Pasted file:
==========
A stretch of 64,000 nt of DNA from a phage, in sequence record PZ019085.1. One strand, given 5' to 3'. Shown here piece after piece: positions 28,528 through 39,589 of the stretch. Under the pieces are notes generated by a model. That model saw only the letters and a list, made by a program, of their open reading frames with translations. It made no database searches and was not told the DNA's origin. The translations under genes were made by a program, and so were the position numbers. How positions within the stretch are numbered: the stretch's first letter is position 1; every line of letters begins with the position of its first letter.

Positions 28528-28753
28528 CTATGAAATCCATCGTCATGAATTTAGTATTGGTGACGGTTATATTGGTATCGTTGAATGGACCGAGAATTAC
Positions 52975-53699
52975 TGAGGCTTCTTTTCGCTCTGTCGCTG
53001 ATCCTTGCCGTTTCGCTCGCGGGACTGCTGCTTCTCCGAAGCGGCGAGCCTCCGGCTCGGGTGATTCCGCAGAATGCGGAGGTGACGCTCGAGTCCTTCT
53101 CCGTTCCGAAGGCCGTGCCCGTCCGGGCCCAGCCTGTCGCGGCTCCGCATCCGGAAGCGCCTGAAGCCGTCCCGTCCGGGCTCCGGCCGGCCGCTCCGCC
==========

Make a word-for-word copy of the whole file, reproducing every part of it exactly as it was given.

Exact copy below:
A stretch of 64,000 nt of DNA from a phage, in sequence record PZ019085.1. One strand, given 5' to 3'. Shown here piece after piece: positions 28,528 through 39,589 of the stretch. Under the pieces are notes generated by a model. That model saw only the letters and a list, made by a program, of their open reading frames with translations. It made no database searches and was not told the DNA's origin. The translations under genes were made by a program, and so were the position numbers. How positions within the stretch are numbered: the stretch's first letter is position 1; every line of letters begins with the position of its first letter.

Positions 28528-28753
28528 CTATGAAATCCATCGTCATGAATTTAGTATTGGTGACGGTTATATTGGTATCGTTGAATGGACCGAGAATTAC
Positions 52975-53699
52975 TGAGGCTTCTTTTCGCTCTGTCGCTG
53001 ATCCTTGCCGTTTCGCTCGCGGGACTGCTGCTTCTCCGAAGCGGCGAGCCTCCGGCTCGGGTGATTCCGCAGAATGCGGAGGTGACGCTCGAGTCCTTCT
53101 CCGTTCCGAAGGCCGTGCCCGTCCGGGCCCAGCCTGTCGCGGCTCCGCATCCGGAAGCGCCTGAAGCCGTCCCGTCCGGGCTCCGGCCGGCCGCTCCGCC